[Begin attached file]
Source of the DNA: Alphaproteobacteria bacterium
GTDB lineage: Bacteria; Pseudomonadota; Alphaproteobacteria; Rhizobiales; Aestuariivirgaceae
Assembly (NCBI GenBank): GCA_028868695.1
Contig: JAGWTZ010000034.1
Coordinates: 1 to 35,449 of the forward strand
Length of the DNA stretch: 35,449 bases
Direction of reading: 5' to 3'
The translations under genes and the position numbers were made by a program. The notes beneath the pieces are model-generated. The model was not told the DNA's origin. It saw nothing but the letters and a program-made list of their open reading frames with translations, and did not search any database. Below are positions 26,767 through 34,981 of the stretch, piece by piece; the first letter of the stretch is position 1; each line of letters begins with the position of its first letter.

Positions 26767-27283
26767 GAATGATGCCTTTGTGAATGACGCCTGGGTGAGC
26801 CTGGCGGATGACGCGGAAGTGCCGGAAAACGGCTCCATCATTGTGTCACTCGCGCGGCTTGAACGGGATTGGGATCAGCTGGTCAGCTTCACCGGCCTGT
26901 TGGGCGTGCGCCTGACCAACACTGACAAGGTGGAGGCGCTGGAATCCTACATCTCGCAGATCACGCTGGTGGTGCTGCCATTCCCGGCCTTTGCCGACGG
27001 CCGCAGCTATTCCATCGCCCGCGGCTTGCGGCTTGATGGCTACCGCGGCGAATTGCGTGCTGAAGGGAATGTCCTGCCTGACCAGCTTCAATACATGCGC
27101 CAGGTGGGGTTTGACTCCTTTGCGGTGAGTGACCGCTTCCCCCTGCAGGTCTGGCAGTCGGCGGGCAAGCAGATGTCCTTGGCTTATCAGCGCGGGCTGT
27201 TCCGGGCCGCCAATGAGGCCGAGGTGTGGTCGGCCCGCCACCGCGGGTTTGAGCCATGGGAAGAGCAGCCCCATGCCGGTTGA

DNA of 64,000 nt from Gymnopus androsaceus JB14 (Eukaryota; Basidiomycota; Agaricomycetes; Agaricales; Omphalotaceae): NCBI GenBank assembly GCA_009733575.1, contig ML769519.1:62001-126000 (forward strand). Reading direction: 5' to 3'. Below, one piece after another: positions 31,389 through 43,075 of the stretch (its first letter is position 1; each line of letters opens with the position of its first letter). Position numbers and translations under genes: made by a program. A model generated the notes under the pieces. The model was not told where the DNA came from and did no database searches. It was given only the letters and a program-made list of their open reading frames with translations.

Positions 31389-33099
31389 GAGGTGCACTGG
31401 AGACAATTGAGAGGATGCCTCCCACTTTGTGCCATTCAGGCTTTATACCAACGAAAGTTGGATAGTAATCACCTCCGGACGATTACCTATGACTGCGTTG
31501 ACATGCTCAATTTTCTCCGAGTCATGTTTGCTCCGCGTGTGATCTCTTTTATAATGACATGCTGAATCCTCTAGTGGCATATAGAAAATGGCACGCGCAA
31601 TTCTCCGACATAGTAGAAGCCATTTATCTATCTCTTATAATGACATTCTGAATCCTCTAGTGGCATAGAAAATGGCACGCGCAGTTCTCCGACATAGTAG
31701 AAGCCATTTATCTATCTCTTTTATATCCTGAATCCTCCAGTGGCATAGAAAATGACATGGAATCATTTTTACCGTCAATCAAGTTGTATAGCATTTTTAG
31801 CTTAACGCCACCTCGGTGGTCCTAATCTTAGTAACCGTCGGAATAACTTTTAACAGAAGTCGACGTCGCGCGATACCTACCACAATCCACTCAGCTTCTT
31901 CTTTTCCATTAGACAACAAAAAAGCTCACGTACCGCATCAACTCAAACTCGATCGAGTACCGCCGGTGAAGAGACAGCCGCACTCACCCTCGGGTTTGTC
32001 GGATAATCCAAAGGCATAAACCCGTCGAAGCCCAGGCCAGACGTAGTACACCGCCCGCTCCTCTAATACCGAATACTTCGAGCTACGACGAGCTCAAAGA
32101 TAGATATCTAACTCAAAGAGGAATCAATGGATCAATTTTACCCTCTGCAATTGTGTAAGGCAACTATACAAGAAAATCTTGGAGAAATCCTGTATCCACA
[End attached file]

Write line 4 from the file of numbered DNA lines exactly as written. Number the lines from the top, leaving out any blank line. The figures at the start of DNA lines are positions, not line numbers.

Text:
Contig: JAGWTZ010000034.1